If the paint barely moves when you stroke it, stop right there! This is a sign the color is already hardening. In this case, you must wait for it to dry before attempting to remove the blemish.
How do you smooth paint drips
You can smoothen paint drips by using a fine-grit sandpaper. But before then, use a razor-shape tool to remove the raised portion.
Gently scrape it flat little by little. Don’t rush the process, especially when working on a wooden piece. You may end up slipping up and gouging the wood with the tool. The tool can be anything with a razor-sharp edge, such as a razor blade or a regular paint scraper. Keep it to the same level as the surface, and slowly scrap off the paint drip.
Be cautious of your safety. Since the tool is very sharp, you want to be scraping away from you and not towards you.
After scraping, you can sand the area with fine-grit sandpaper. Anything between 200 to 1000-grit will do.
How To Avoid Spray Paint Drips
Follow the tips below to prevent paint runs and drips in your project:
Use High-quality Paint
Even when you’re on a tight budget, you don’t want to buy ridiculously cheap paints. The difference between a $2 color and one that is $10 or more is usually enormous. Most of the cheaper paints are usually watery and thin, which makes them prone to runs and drips.
If you want to get good value for your money, opt for high-quality color, at least $6. Such paints are usually thicker and provide better coverage, reducing the risk of lines and drips.
Don’t Spray Too Close
One of the biggest mistake people make when using spray paint is spraying too close to the surface. This is wrong and will often result in drips because you’ll end up saturating the area with paint.
The best course of action is to apply a little less paint than you think you need. Most manufacturers recommend holding the can a good 6 to 12 inches away from the object. This ensures each coat of paint is thin, and we know that the thinner the coating, the less chance of drips occurring.
Spraying this way will also ensure you get even coverage, especially when you make even passes across the surface.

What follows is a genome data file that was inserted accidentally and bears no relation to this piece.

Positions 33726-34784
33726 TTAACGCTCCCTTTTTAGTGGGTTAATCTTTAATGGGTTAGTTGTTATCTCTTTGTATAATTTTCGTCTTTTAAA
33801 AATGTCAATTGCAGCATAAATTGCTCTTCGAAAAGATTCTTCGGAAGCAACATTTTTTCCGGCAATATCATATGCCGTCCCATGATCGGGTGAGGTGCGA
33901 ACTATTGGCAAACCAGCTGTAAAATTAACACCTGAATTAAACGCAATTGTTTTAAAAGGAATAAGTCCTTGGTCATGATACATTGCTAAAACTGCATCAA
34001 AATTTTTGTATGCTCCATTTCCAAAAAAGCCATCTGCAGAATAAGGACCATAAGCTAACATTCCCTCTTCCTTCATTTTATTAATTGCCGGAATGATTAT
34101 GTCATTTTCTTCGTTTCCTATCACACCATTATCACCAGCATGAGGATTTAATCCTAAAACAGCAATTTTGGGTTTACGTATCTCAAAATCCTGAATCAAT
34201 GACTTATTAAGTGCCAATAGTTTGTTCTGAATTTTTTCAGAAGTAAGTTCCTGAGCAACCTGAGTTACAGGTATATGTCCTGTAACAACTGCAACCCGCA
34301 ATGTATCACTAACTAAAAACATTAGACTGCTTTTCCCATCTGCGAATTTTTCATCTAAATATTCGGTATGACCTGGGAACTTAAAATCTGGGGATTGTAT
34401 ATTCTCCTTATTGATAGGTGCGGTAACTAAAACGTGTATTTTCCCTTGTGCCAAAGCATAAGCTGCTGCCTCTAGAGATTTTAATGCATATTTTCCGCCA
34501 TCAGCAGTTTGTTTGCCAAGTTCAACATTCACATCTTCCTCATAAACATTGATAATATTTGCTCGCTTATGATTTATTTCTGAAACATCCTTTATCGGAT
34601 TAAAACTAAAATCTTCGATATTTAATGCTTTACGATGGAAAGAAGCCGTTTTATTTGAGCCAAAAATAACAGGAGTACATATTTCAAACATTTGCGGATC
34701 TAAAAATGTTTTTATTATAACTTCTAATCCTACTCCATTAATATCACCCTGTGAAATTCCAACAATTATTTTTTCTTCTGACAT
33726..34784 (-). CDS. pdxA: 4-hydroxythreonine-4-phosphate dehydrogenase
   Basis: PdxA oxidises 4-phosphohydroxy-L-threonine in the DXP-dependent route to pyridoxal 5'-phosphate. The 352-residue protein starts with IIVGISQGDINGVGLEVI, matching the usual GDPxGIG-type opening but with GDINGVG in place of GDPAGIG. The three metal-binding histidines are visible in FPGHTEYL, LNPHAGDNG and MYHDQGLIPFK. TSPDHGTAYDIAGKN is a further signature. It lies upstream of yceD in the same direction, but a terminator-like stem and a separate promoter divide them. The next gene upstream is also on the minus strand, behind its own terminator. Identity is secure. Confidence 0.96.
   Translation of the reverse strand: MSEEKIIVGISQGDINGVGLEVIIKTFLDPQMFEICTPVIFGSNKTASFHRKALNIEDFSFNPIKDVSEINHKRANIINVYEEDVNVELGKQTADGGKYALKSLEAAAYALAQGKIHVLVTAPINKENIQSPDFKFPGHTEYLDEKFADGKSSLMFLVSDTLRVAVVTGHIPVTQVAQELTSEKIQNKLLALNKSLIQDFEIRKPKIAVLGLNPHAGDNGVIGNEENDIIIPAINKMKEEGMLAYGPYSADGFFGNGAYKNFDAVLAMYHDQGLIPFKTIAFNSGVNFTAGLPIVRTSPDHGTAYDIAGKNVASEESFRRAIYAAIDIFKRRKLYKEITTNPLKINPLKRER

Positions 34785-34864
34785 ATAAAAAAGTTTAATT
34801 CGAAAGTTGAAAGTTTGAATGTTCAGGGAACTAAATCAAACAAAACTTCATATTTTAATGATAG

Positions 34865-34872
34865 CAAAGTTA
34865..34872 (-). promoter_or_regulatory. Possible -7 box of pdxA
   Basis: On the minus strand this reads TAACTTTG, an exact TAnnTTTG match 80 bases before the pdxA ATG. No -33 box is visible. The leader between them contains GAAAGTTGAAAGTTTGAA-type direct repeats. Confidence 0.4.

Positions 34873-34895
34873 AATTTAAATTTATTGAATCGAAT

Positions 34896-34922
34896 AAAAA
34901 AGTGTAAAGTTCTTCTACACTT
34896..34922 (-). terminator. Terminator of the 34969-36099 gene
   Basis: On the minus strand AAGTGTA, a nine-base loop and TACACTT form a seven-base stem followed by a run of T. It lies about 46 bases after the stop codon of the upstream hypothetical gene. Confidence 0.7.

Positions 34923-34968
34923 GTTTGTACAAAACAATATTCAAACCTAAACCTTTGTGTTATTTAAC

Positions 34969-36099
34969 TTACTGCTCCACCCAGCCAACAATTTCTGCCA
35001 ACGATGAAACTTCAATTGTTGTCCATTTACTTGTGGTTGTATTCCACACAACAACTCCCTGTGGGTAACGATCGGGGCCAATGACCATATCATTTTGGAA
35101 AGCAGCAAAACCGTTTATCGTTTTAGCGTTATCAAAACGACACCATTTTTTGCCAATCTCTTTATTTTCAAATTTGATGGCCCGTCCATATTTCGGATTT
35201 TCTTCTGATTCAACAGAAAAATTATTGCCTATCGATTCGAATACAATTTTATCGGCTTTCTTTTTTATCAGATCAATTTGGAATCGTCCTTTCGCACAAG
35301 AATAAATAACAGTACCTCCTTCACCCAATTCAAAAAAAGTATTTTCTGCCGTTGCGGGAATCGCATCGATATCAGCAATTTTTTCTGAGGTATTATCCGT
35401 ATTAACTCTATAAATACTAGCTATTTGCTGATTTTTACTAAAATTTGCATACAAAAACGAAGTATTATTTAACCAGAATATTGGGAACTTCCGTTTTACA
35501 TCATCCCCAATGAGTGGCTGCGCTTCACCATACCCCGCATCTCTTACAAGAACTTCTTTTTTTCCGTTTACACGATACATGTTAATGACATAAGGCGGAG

Shake The Paint
Before you start painting, give the spray can or sprayer a good shake for a minute or two. This gets the chemicals in the paint and propellant to mix well and form colloids. The colloid uniformly delivers the contents of the paint onto the surface or object.
On the other hand, if you fail to shake the aerosol can, some chemicals will be separated from the propellant. In this case, the can will mostly expel propellant instead of the complete paint.
Generally, most aerosol cans say to shake before use, but if it says do not shake, do not shake!
Practice Good Techniques
Using proper spraying techniques can also help you to avoid drips in your project.
To ensure the nozzle is working properly, spray the paint on a test object or into the air before spraying the main item. If the nozzle is clogged, it will spit out too much color. Replace clogged nozzles or clean with water.
Spray in one smooth motion gliding the can across the surface. Make sure to go past the edge of the workpiece to avoid any buildups.
Avoid continuous spray, as this can cause drips or puddles. Instead, spray in short bursts covering a small section at a time.
Paint in a Warm Area
Changes in temperature and humidity can cause changes in the viscosity of the coatings. Sometimes, this can lead to runs. Specifically, you don’t want to paint when temperature is too high or low. The same goes with humidity; higher humidity levels reduce drying time and may cause the paint not to dry evenly.